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Pregnancy Shrinks Women’s Brains; Gray Matter Reduces During Pregnancy To Benefit Babies

Update Date: May 03, 2017 07:42 PM EDT
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Here's some updates on what happens to pregnant women’s brains that benefits their babies. (Photo : YouTube / Speaking Tree)

The period of pregnancy and post-delivery periods are one of the most sacred phases of any woman’s life. She is the first to experience a deep bond between her and her baby.

It could be said that nature has set everything in a very systemic way. Hence, in order to create a very deep relationship between mother and newborns - mother’s brains shrink. This is what researchers have recently discovered.

A recent study published in the journal, Nature Neuroscience, stated that pregnancy is such a phase in a woman’s life that leaves her with reduced gray matter in her brain. This happens in those areas of the brain that deal with people’s feelings and nonverbal signals, as reported by USA Today.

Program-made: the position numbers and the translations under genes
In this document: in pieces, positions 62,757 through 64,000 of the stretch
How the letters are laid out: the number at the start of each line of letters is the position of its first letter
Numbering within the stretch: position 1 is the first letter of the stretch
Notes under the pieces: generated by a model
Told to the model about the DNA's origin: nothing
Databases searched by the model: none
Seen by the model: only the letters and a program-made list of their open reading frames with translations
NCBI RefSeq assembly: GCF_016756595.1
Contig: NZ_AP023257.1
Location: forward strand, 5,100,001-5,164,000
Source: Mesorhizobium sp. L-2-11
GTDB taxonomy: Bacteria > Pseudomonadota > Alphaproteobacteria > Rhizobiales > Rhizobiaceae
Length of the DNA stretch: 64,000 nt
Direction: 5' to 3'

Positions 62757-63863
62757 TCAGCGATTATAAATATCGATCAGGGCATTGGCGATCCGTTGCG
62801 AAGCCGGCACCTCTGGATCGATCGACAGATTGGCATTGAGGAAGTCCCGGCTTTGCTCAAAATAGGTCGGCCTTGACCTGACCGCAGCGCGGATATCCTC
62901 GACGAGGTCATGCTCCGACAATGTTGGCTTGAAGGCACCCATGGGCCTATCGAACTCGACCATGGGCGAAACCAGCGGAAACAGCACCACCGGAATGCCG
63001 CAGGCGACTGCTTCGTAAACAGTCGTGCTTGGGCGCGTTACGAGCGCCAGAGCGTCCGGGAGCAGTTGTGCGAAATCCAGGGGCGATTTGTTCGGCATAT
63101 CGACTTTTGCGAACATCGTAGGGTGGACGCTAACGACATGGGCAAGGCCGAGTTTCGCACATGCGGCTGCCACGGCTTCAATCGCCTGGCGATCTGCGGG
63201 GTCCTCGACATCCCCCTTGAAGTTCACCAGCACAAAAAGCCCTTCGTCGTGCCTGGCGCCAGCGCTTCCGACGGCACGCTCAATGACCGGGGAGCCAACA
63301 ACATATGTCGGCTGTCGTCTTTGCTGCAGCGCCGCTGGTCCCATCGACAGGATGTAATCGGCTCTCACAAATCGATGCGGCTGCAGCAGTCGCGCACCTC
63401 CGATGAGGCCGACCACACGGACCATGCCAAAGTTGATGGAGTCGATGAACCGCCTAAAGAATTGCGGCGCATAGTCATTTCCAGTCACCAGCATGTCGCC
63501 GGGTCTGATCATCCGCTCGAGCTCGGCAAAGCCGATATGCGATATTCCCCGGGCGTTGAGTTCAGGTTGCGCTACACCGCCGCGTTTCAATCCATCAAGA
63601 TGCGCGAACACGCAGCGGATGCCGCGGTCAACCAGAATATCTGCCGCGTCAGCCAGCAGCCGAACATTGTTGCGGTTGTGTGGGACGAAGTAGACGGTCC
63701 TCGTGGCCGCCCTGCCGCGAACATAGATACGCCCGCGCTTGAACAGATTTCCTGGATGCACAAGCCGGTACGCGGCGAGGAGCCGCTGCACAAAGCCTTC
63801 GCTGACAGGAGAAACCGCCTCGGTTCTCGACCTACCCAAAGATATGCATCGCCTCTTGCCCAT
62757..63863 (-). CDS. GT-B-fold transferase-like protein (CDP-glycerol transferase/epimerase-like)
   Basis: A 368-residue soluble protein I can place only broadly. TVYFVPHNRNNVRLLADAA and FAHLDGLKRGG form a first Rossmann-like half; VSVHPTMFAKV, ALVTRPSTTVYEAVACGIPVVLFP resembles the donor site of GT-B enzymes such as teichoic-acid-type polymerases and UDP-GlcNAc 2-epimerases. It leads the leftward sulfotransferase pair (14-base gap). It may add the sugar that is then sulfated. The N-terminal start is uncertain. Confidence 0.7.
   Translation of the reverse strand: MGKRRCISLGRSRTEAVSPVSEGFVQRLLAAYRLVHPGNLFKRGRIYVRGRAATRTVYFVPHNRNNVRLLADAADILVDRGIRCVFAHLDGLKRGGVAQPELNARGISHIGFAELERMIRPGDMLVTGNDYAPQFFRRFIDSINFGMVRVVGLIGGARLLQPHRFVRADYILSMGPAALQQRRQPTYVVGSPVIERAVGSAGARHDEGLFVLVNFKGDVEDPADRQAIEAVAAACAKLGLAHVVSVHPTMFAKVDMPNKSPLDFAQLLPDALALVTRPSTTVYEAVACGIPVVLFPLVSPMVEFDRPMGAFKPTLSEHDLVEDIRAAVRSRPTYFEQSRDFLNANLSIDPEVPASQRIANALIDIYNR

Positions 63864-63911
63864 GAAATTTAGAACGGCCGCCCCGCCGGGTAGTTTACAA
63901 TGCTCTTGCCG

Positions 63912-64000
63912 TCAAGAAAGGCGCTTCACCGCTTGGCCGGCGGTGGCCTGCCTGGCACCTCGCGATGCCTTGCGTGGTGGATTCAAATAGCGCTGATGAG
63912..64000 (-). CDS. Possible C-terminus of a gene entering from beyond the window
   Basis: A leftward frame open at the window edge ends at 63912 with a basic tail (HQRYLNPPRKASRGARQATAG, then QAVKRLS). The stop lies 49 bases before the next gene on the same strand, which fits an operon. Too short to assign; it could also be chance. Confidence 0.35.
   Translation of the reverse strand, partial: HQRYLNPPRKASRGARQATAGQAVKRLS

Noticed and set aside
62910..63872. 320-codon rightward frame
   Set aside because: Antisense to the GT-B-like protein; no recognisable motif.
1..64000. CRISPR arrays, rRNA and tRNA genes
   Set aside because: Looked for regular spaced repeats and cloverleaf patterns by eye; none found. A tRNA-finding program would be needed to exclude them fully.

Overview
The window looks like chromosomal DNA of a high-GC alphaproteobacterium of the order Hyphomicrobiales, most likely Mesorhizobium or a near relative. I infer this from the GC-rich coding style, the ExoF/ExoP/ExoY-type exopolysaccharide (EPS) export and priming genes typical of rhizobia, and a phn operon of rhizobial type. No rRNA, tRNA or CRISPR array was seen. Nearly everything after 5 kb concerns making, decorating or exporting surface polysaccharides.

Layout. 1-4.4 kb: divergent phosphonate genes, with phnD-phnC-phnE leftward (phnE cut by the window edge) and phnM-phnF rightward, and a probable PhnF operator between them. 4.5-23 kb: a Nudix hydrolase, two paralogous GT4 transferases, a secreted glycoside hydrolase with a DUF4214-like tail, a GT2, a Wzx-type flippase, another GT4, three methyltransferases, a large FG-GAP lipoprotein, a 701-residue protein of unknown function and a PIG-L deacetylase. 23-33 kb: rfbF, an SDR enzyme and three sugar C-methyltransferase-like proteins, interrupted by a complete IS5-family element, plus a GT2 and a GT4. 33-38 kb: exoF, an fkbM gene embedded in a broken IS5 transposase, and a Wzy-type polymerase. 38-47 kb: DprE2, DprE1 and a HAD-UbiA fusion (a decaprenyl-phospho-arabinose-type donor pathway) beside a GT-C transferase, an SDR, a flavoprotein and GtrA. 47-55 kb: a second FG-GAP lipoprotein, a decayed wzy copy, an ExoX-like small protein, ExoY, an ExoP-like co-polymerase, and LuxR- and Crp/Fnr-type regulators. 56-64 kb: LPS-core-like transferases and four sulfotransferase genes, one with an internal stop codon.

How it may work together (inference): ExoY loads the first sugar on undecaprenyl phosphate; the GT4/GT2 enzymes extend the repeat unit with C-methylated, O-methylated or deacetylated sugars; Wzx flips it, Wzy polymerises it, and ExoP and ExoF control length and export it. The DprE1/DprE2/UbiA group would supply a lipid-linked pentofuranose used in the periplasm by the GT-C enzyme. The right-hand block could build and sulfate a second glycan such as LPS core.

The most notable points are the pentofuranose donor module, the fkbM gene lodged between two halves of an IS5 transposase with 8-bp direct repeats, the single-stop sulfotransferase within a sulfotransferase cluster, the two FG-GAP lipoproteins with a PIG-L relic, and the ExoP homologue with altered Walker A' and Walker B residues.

What’s The Consequence Of Losing This Gray Matter During Pregnancy?

The researchers said that this loss of gray matter in women during pregnancy makes it more efficient in supporting an improved interpretation of the requirement of their newborns, added with emotions and attachment that is even higher from fathers. This would not have been possible if the gray matter would have diminished during the period of pregnancy.

According to Metro, the experiment was conducted on a group of fathers and first-time mothers, who were given MRI scans before pregnancy and after delivering their babies. The researchers observed that the fathers’ brains remained unchanged, whereas loss of gray matter took place only in mothers’ brains.

Is This Loss Of Gray Matter Permanent In Women?

However, the researchers are yet to understand one important thing, which was not possible to get the answer to, because of time frame. They wanted to know whether the aforementioned effects of losing gray matter are permanent or temporary. 

“Loss of volume does not necessarily translate to a loss of function. Sometimes less is more,” Elseline Hoekzema, co-lead author of the study opined. Stay tuned for more updates on this study.

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